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Old 29 November 2006, 17:46   #1
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Mob

I was studying MOB procedures today and wondered how common this was.

So who's lost Crew over the side? And more importantly how did the recovery go?
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Old 29 November 2006, 17:52   #2
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I find a boathook works wonders. I have recovered a few people when acting as safety boat and I find that it is much safer to stand off a few feet and let them grab the boathook. Pulling them in is easy of they can assist. Fortunately I have never had to recover a real casualty. Apparently a mesh type netting like the orange security fence stuff makes life a lot easier.
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Old 29 November 2006, 18:01   #3
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Mob

Well, it's not in the same context as what your looking for, but it has happened to me lots.

Albiet in rivers. I have flipped many a rubber boat and lost many passengers in cold heavy water. It goes a lot like this.
First: Oh Shit!
Second: Cut power or turn around to get close, then cut power.
Third: Hand then the end of a paddle or throw a rescue bag to get them close to the boat.
Fourth: Grab the lappels of the lifejacket and pull like hell. If they are wearing lifejackets not designed for pulling a person in, or not wearing them at all, cut the engines and let them use the cavitation plates as a step for climbing aboard.
Fifth: Determine thier state of awareness and if you need to get medical attention or just a cup of coffee and some sever mocking to get their blood going.

The only time I have lost an individual overboard in the ocean was in my SIB in fairly large swells. One minute the dog was sleeping on the tube, the next minute she was swimming. (And very confused). All I heard was a sploosh! I looked around and saw that I still had all of the people on board, but no dog. When I asked where the dog went, a smiling, laughing passenger pointed and said over there. So, I motored over to the dog, she swam along side, and I grabbed her scruff and pulled her in. Probably not the gibberish your after, but I felt like rambling.

Jimmy
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Old 29 November 2006, 18:06   #4
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Quote:
Originally Posted by codprawn View Post
I find a boathook works wonders. I have recovered a few people when acting as safety boat and I find that it is much safer to stand off a few feet and let them grab the boathook. Pulling them in is easy of they can assist. Fortunately I have never had to recover a real casualty. Apparently a mesh type netting like the orange security fence stuff makes life a lot easier.

Did you cut the engine before recovery started?
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Old 29 November 2006, 18:13   #5
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No - but in neutral - when you have some very nasty rocks close by it's not a good idea. Hence the reason for standing off a bit and not getting too close. If anyone was making for the stern the kill cord whould have been yanked smartly.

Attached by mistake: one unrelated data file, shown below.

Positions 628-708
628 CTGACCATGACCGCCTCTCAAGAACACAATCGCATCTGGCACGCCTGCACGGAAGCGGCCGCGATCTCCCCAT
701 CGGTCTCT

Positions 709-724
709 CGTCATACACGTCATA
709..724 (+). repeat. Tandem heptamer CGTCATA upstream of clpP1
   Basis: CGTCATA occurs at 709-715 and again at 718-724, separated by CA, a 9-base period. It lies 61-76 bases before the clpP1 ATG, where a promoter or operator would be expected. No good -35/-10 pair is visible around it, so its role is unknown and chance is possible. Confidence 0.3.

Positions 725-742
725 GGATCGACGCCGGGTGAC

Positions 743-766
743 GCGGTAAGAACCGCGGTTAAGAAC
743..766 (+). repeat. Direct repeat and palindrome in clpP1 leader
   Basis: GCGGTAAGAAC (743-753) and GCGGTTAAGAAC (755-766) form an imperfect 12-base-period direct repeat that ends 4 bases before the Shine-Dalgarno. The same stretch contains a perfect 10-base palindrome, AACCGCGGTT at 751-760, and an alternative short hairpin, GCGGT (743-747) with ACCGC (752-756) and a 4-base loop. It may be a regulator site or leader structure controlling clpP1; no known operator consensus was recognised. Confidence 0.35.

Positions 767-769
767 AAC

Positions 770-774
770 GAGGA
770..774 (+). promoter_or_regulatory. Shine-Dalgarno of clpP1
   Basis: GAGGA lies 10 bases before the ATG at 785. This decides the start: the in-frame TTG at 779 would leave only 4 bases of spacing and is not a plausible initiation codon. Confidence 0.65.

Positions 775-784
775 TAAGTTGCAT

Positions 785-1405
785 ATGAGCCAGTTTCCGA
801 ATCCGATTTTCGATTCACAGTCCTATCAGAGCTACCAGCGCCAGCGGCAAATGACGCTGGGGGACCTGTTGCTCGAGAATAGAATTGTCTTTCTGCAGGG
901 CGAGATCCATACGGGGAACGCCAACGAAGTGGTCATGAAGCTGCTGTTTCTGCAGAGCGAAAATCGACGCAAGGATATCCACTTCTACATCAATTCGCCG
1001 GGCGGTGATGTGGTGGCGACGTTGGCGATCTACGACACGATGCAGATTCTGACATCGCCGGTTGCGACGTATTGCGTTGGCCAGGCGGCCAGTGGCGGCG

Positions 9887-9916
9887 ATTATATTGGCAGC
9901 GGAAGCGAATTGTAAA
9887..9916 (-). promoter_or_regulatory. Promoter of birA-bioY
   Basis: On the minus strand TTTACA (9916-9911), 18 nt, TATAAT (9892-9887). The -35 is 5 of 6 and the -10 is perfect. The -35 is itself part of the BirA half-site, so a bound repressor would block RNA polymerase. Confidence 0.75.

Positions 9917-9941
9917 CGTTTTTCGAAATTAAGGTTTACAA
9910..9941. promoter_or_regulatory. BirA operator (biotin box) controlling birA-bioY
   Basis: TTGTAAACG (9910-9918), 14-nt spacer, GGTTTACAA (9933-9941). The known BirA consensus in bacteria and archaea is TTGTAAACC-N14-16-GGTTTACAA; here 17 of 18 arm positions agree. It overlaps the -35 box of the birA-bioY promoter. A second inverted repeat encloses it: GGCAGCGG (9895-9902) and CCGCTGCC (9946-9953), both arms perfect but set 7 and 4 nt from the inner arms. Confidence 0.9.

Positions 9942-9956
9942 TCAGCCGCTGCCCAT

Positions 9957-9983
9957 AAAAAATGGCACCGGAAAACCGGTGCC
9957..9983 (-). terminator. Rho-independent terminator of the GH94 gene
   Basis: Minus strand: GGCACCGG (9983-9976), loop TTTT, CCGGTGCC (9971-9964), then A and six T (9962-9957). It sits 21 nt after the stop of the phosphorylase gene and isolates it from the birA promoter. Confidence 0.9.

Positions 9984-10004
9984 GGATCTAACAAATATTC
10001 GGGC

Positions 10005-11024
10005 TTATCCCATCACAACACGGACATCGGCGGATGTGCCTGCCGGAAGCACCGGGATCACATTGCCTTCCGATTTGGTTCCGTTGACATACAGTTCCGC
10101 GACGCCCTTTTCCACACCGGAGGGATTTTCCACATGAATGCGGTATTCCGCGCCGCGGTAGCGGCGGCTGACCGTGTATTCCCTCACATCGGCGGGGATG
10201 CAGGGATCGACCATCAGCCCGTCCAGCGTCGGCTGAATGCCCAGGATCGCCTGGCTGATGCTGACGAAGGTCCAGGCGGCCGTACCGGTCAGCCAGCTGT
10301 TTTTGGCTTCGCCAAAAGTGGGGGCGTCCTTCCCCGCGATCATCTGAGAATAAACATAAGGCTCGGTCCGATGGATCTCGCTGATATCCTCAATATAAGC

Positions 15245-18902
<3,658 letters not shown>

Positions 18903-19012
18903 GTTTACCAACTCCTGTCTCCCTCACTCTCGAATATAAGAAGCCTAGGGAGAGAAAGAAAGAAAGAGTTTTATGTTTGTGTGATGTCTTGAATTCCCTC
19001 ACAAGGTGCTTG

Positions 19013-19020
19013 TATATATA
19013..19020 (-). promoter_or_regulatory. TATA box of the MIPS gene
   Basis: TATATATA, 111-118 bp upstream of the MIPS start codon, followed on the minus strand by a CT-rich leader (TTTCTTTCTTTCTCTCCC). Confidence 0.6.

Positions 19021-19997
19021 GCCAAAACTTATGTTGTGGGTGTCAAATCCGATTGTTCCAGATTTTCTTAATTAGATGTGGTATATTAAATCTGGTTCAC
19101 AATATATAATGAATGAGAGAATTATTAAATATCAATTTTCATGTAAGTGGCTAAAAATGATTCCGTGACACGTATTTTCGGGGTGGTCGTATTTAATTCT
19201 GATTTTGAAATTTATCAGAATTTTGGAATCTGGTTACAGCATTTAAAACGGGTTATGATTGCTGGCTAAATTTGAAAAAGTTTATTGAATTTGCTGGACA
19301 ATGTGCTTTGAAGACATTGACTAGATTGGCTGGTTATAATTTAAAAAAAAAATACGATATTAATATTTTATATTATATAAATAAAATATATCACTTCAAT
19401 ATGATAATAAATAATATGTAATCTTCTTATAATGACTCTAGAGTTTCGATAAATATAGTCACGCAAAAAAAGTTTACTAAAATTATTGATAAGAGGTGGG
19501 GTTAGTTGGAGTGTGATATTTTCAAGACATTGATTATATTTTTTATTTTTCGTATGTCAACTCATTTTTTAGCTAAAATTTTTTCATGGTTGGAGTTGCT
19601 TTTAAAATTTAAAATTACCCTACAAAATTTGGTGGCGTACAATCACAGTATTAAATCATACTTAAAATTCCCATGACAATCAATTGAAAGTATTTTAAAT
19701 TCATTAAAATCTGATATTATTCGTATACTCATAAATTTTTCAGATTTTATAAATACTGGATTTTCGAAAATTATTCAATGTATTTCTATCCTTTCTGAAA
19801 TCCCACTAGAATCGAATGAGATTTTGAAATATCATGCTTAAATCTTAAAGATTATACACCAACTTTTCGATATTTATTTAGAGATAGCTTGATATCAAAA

It also help a lot to have good crew on board so you can just control the boat and not be bothered by other things.
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Old 29 November 2006, 18:18   #6
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I was just curious as to whether anyone practises MOB procedure with real people. I know RNLI and other rescue services do. Perhaps next year a group of us could get together and practice before going to the Pub .
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Old 29 November 2006, 18:22   #7
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never lost crew from my 'RIB' overboard. Have done it in "anger" from sailing dinghy on more than one occasion and that makes doing it in a rib seem dead easy.

Have also recovered sailing dinghy MOBs etc. from a RIB. Those arose through "unexpected" gibes or more often crew stupidity/larking about.

Quote:
Did you cut the engine before recovery started?
Yes. Although I accept that under certain circumstances this may not be advisable.
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Old 29 November 2006, 18:26   #8
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I rendered assistance to a small sailing dingy once, but that was more to right it than to recover crew.
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Old 29 November 2006, 18:28   #9
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I was just curious as to whether anyone practises MOB procedure with real people. I know RNLI and other rescue services do. Perhaps next year a group of us could get together and practice before going to the Pub .
I think the advantage of real people is that half the battle is getting them back on board. I suggest you don't PRACTICE with a real person unless you can consistently pick up a bouy without actually touching it with the boat. A rib hull is blood hard even at relatively low speed. I'm surprised that the RNLI haven't been forced by obsessive Health and Safety people to use dummies instead.
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Old 29 November 2006, 18:41   #10
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It is surprising how sometimes it's difficult to position your boat to acually pick things out the water by ones self, particularly in tricky conditions. I've tried it on footballs, bouys and base ball caps. You think you're there and by the time your kill cord is removed and you've clambered to the side it's too late.
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